With corporate growth expected to be low in most markets in the coming years and valuations relatively high, many commentators are predicting low returns for equity investors. As such, there is an increased focus on identifying excess return, acknowledging its importance for investment returns. This paper examines the evidence for (diminishing) excess returns in global equity strategies and considers whether this undermines the case for using global equity mandates to implement an equity structure.
This paper examines the evidence for excess returns in global equity strategies and considers whether this supports the case for using global equity mandates to implement an equity structure.
One of the clearest trends over the past decade has been for institutional investors to diversify their equity exposure away from a single (often the domestic) market to a global allocation. The reasons for doing this typically relate to the nargrid-x (and often volatile) nature of many domestic markets and their benchmarks, and the diversification benefits of a “global” approach (the exception is, perhaps, the US, which is a much broader and more diversified single market).
Mercer has for many years recommended the implementation of a global equity allocation by using a series of strategies with global mandates rather than a combination of single-country or regional strategies. Our most recent advice focuses on a core allocation to broad global mandates that are diversified across a series of factors augmented by small-cap, emerging markets, and low-volatility mandates. The reasons for this broadly fit into the following categories:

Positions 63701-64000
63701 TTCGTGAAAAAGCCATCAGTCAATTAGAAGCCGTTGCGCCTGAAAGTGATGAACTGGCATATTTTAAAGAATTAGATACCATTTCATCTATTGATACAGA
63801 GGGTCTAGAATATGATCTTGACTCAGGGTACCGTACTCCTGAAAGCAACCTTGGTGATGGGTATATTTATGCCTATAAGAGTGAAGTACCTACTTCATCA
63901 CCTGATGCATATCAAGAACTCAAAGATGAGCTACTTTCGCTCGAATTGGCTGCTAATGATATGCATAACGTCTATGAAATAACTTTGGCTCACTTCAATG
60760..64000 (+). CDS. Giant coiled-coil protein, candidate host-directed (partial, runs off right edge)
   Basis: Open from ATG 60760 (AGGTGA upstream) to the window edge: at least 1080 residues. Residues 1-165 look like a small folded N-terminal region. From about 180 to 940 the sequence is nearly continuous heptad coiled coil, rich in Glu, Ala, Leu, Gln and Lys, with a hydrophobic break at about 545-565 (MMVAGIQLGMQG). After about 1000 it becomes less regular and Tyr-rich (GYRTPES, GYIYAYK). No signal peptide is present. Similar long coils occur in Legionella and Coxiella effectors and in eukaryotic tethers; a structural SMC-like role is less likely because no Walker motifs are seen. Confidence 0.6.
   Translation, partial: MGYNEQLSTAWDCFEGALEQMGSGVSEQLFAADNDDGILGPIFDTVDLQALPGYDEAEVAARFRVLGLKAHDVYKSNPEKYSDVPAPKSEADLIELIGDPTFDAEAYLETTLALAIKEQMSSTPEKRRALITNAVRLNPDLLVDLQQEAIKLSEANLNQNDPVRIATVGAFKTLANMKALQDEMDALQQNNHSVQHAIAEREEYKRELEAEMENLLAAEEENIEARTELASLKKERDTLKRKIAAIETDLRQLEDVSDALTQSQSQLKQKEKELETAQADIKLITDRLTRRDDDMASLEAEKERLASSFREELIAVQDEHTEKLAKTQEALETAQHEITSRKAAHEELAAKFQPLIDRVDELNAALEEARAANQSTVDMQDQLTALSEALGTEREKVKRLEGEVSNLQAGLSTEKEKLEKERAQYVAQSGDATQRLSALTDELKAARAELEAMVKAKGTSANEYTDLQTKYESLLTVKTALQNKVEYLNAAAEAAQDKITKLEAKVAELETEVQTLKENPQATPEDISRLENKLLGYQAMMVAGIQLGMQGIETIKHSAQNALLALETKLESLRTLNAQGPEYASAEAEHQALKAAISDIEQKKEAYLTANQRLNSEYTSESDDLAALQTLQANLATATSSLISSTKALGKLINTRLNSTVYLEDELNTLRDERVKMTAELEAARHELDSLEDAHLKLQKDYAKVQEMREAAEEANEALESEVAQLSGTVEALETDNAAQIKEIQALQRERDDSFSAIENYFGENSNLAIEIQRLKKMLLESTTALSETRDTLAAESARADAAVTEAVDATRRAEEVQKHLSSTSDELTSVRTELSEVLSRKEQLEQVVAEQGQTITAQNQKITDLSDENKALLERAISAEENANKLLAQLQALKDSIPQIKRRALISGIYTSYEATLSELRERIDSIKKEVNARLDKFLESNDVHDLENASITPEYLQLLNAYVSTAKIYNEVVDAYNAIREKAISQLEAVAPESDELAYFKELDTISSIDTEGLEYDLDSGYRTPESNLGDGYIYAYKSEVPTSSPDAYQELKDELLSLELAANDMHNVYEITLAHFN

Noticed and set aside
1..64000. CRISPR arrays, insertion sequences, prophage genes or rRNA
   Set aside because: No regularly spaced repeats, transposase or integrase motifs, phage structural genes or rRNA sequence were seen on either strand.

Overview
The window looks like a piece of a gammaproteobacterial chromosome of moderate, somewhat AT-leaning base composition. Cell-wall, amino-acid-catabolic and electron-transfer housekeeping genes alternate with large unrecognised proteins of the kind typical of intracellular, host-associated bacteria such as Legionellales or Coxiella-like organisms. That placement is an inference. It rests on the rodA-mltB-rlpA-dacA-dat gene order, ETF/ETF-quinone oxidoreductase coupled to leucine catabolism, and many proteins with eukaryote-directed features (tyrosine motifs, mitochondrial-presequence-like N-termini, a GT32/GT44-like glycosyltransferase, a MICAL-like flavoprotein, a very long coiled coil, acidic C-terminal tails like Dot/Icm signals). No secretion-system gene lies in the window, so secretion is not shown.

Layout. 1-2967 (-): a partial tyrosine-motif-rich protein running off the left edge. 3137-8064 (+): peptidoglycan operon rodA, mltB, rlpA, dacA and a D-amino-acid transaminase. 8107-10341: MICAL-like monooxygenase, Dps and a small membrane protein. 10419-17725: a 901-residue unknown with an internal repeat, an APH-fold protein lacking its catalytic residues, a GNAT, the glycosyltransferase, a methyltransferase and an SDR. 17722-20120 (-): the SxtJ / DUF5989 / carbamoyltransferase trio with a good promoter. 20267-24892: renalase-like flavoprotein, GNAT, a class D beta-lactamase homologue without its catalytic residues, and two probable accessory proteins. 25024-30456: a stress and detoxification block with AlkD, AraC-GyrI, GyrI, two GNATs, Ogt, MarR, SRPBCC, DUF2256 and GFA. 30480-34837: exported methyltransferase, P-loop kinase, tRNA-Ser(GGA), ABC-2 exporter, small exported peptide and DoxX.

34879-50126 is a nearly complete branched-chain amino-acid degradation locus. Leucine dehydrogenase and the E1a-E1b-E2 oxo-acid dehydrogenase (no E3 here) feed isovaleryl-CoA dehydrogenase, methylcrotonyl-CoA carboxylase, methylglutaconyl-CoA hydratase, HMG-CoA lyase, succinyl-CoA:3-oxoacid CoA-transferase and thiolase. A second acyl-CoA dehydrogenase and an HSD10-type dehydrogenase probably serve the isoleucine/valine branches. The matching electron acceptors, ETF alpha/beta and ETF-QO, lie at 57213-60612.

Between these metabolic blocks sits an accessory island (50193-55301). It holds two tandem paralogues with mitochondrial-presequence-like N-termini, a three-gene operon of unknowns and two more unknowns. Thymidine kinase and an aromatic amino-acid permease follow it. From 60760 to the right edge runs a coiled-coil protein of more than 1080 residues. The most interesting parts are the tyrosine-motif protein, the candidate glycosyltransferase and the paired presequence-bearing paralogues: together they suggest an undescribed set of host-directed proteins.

For some clients, there are reasons why a domestic focus or regional implementation of a global equity structure may be the most effective way of accessing equity markets (for example, tax or currency considerations, or knowledge of the local market). There are highly skilled single-market managers who can play a key role in an investor’s equity portfolio. In addition, specifically within small-cap equities, there is evidence of consistently high excess return within regional/single-market universes.
Equally, opportunistic allocation to specialized managers can provide an efficient way of accessing beta and excess return when specific opportunities arise (if the asset owner has the skill to identify the opportunities and the governance structure in place).
Long term there is little evidence that regional or single-country mandates produce systematically superior excess return. Mercer continues to believe that, for most investors, the merits of investing globally (highlighted at the start of this article) are best implemented using broad global mandates. In fact, we expect this trend to broaden further as we see global mandates continue to move from developed market benchmarks to benchmarks that include emerging markets.
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